I hang lots of the flowers from the garden from peg racks to let them dry, and store them there until they make their way into a flower arrangement or wreath. It adds color, and I love having a reminder of summer all winter long. Here I have yarrow, oregano, pussy willow, bay leaves and many others. Even hummingbird vine that I twist into wreath bases. Easy to do, and it’s fun to be able to make things for gifts that you grow yourself!

 

There are some herbs and perennials that I cut and dry to enjoy all winter in bundles and arrangements through out the house. These will stay pretty — sometimes for years — if they are out of direct sun. I regularly dry the liatris, yarrow and even oregano when it’s flowering. I like to hang it in bundles from peg racks in the mud room to add a little color.

 

 

 

 

 

 

 

 

 

 

 

 

 

 

 

There are other perennials like the blackberry lily that I let dry and the seeds will easily shake off into a paper bag. Those will be saved in a jar as well for springtime planting.

Some perennials produce very decorative seeds after flowering, like these blackberry lily. Once the stems start to fade, I cut and dry them. It's easy to shake the seeds off into a paperbag and save them for next year's planting.

Some perennials produce very decorative seeds after flowering, like these blackberry lily. Once the stems start to fade, I cut and dry them. It’s easy to shake the seeds off into a paper bag and save them for next year’s planting.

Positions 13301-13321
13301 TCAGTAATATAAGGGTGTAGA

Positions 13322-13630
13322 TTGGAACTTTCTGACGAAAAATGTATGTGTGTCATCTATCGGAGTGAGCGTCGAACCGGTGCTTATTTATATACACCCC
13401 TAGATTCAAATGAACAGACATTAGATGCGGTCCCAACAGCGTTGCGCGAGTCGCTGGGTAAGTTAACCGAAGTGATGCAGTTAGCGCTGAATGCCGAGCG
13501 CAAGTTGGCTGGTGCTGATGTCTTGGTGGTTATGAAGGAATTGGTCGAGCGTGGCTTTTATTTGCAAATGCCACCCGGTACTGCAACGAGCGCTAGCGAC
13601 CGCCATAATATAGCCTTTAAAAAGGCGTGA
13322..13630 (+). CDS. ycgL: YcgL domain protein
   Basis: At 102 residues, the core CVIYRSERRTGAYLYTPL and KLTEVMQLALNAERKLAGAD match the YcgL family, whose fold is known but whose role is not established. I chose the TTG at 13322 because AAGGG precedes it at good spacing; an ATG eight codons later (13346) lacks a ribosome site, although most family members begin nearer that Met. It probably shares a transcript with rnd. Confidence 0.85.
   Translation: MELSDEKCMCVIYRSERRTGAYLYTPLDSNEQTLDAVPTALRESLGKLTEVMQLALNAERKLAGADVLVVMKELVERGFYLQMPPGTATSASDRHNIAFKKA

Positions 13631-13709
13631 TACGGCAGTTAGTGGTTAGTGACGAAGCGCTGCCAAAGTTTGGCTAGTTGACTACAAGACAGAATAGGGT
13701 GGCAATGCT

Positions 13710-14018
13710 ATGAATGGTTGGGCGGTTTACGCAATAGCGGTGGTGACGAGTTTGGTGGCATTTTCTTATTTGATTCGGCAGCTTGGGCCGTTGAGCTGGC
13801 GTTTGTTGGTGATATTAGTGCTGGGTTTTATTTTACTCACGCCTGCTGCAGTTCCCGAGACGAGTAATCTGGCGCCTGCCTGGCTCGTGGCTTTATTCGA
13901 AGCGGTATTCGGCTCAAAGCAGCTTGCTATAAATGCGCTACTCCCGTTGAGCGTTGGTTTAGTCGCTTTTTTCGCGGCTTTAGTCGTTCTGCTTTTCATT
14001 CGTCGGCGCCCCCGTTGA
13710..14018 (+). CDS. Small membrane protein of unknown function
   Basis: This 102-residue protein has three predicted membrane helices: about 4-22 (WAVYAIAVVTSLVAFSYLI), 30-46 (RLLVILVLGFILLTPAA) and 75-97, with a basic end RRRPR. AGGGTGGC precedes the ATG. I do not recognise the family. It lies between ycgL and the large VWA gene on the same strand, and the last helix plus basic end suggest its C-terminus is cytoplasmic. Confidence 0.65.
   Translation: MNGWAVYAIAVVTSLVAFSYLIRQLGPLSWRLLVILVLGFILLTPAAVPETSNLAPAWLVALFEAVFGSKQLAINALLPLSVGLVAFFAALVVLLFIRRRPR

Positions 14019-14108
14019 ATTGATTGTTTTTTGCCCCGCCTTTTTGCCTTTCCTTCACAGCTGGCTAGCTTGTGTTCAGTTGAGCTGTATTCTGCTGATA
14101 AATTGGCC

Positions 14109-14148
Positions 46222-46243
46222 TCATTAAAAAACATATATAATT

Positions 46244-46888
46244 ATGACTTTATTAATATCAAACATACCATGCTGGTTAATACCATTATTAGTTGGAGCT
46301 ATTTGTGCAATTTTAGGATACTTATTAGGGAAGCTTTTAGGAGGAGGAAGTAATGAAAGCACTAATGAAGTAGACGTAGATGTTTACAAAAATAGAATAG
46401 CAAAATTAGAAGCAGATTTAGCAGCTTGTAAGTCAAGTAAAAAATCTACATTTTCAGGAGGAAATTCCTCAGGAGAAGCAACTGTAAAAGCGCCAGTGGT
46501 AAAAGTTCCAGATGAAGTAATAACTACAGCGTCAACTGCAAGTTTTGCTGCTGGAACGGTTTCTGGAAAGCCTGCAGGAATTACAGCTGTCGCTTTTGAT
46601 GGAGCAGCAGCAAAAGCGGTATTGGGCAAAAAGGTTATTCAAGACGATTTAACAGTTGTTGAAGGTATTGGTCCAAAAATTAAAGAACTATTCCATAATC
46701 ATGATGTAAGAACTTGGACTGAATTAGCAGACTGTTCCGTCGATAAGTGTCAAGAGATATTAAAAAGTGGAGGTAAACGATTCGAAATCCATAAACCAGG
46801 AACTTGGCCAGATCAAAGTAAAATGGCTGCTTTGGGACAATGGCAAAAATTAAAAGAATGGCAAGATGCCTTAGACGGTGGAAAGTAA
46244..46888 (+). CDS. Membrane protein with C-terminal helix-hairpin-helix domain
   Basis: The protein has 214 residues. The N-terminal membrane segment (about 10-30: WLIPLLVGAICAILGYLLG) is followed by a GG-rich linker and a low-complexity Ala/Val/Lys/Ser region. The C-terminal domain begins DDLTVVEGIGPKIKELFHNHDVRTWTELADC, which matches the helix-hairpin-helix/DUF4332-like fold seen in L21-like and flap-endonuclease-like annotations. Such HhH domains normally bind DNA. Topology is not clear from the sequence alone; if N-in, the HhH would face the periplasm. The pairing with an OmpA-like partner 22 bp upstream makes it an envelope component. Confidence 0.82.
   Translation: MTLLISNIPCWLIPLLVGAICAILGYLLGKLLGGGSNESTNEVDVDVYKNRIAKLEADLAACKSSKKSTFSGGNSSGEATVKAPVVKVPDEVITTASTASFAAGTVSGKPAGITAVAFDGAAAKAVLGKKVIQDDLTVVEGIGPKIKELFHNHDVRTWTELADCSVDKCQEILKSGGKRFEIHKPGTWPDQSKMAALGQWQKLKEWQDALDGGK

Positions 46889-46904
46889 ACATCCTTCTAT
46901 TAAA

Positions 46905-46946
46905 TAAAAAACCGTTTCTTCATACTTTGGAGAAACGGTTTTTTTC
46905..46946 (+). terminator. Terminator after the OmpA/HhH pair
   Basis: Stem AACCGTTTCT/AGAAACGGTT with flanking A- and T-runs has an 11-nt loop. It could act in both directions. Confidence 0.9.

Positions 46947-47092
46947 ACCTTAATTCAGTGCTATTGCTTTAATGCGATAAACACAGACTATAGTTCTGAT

Happy Fall Gardening Everyone!

Happy Fall Gardening Everyone!

 

I hope that you will try a few of these in your own garden. Seeds are like coins in a piggy bank. It’s always fun to have some “Gardener’s Gold,” and don’t forget to share your bounty with other gardeners — a jar of seeds for a Christmas gift is always fun and welcome!

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January 3rd – Is It Winter or Spring?

There is still a lot of new growth on many plants that would normally have gone dormant by now.

There is still a lot of new growth on many plants that would normally have gone dormant by now.

Well, it’s January 3rd and I’m already gardening! You know I can’t stay away from it for more than a few days.

We have had such a warm start to winter. Even when it has gotten cold overnight, the days are pleasant — so pleasant that here in the mid-Atlantic region, we have daffodils sprouting and cherry blossom trees flowering. Although it’s warm now, we will pay for it in February and March, according to the weather people. A classic El Niño with ice storms to come, so until then, I am getting as much done as I can and enjoying every minute in the garden!